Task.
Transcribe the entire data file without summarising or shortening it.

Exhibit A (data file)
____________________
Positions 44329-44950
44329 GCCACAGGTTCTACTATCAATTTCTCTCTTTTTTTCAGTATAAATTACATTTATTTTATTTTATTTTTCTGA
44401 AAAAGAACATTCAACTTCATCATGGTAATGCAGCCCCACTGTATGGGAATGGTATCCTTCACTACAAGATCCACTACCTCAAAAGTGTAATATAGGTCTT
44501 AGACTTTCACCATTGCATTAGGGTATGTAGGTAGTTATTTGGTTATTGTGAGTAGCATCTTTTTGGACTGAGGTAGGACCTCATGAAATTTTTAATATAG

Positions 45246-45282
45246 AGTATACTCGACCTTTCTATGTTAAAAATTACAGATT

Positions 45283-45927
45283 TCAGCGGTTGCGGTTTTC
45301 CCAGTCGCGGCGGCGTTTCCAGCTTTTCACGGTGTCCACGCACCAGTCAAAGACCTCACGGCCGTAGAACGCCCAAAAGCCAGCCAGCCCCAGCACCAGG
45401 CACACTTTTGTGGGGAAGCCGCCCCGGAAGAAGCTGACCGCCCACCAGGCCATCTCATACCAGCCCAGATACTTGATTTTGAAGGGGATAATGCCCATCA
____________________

Positions 44329-44950
44329 GCCACAGGTTCTACTATCAATTTCTCTCTTTTTTTCAGTATAAATTACATTTATTTTATTTTATTTTTCTGA
44401 AAAAGAACATTCAACTTCATCATGGTAATGCAGCCCCACTGTATGGGAATGGTATCCTTCACTACAAGATCCACTACCTCAAAAGTGTAATATAGGTCTT
44501 AGACTTTCACCATTGCATTAGGGTATGTAGGTAGTTATTTGGTTATTGTGAGTAGCATCTTTTTGGACTGAGGTAGGACCTCATGAAATTTTTAATATAG

Positions 45246-45282
45246 AGTATACTCGACCTTTCTATGTTAAAAATTACAGATT

Positions 45283-45927
45283 TCAGCGGTTGCGGTTTTC
45301 CCAGTCGCGGCGGCGTTTCCAGCTTTTCACGGTGTCCACGCACCAGTCAAAGACCTCACGGCCGTAGAACGCCCAAAAGCCAGCCAGCCCCAGCACCAGG
45401 CACACTTTTGTGGGGAAGCCGCCCCGGAAGAAGCTGACCGCCCACCAGGCCATCTCATACCAGCCCAGATACTTGATTTTGAAGGGGATAATGCCCATCA